Mothering Yourself: An Approach to Self Care

For women whose mothers didn’t, whose mothers have passed on, or who just need a reminder of what it feels like to be loved on, this is my offering to you.

Last year on my birthday I posted this Facebook status about how I’d neglected myself.

Birthdays are becoming a time of personal reflection for me. I was in a valley of my life, and though I couldn’t exactly name what I was experiencing, I knew I had to fight my way out of it. I knew I was not in a healthy or happy place, but I had no clue what to do to be/feel better. I know now that I was likely struggling with situational depression. It lasted for about 9 months, and I had never experienced anything like it before. Most days I was waking up and functioning at a baseline level, waiting for bedtime. I was in what I can best describe as a zombie like state. I was empty. But the one thing I did do well was wake up to make sure my children were cared for. I made sure that they had everything they needed. I was able to do that.

And on my birthday I acknowledged a divinity inside of me. I acknowledged that I deserve to be taken care of as well, and my way forward was to harness my gift, my nature, and what over the last 10 years has become my habit. The practice of mothering.

So that’s what I began to do. Mother myself ritualistically. And I offer that to you as an approach to self care. These are the aspects of motherhood that we should carry with us into adulthood.


For me that looked like telling myself- “That’s okay baby, you’re doing the best you can.”

Mothers are our cheerleaders. They are compassionate with us when we fail. When we disappoint them or ourselves, they motivate us to DO BETTER next time. Give yourself the grace of the mother.


Bathe yourself. Brush your hair. Lotion your body. Nurse yourself. Feed yourself. Dress yourself, dote on yourself, every detail.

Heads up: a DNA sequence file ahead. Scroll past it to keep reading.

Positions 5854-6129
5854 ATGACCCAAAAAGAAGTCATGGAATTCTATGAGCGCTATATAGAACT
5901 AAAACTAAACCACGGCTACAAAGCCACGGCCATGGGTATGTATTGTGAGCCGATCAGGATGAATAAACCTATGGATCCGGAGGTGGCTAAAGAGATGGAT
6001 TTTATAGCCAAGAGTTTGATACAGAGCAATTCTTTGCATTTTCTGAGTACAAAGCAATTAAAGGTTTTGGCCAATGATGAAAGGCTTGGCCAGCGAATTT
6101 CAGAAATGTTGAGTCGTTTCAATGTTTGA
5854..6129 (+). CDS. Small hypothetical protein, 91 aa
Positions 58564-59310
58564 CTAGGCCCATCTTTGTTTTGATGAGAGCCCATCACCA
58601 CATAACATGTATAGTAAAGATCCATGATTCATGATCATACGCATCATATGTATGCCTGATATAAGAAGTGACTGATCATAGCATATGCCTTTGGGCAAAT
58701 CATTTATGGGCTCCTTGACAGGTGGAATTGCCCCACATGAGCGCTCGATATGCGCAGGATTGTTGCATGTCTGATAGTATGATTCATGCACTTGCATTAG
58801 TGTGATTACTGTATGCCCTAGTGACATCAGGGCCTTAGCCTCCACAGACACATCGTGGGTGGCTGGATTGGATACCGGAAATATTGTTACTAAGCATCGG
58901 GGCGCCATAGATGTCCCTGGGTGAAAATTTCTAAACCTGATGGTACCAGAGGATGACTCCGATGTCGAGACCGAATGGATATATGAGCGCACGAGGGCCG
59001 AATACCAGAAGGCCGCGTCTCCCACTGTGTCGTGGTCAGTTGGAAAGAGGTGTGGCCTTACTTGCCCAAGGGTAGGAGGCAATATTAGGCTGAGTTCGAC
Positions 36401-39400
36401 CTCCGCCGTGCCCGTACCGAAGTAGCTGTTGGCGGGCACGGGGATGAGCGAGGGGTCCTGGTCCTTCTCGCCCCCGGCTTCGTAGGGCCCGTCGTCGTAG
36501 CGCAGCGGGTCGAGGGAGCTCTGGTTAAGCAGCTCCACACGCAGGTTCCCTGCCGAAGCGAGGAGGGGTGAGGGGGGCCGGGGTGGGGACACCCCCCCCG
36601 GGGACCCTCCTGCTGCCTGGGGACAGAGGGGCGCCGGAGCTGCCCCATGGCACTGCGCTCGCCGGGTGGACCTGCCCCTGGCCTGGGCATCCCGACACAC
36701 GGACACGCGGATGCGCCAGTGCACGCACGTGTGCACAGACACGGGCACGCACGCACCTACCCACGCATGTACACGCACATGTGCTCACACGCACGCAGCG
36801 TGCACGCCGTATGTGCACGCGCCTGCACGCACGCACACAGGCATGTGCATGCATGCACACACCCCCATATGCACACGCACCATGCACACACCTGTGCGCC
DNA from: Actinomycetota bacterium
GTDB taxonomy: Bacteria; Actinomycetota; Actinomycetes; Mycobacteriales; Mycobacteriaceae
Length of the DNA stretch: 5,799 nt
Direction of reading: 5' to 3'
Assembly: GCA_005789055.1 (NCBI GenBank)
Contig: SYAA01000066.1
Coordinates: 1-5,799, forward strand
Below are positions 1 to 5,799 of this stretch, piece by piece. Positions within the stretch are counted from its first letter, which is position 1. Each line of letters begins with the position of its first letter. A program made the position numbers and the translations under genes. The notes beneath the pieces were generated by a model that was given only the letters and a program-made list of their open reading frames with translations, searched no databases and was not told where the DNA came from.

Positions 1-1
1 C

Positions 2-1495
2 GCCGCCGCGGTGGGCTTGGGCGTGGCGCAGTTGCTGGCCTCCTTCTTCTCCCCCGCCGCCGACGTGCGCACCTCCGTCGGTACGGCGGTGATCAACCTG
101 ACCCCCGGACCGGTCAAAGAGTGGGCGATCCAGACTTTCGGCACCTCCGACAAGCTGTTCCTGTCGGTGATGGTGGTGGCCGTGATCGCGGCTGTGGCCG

This is important, because I started to tell myself that the neglect I had engaged in was a result of the fact that I consider myself to be low maintenance. You are worth the time. There is nothing more important than caring for yourself. You cannot effectively take care of others from a place of emptiness. This could look like bundles and lashes, or a fresh wash and go, but being faithful in tending to my personal needs reminded myself of my worth and value.


Celebrate yourself. Pray for yourself. Love yourself unconditionally.

Celebrating the fact that we exist is what our mothers do before we come into this world. Even when they are anxious about our arrival, they gather with other women to shower themselves with gifts, love and advice. Remember that you are a blessing to this world. We are what our mothers and grandmothers prayed for. I firmly believe this. But we need to follow their lead and pray for ourselves. Find quiet time to meditate, grieve, feel, acknowledge our past mistakes, and forgive ourselves. Teach yourself. Listen to yourself. Listen to the advice of trusted friends, take what resonates, and let them love on you. This is what mothers do.

This saved me. Mothering, something that had become a mundane and repetitive part of my life, pulled me out of the darkness. I know that all of our mothers didn’t or couldn’t love us in this way. I acknowledge this. But the general understanding of what motherhood looks like helped me see how I needed to treat myself. I needed tenderness, kindness, care, and grace. The grace of a mother.

Important Note: I am not a mental health care professional. This is my story. I encourage you to seek services from either traditional , non-traditional/spiritual practitioners, because there is no shame in getting support. You deserve to heal and be whole. Here are resources:




Leave a Reply

Your email address will not be published. Required fields are marked *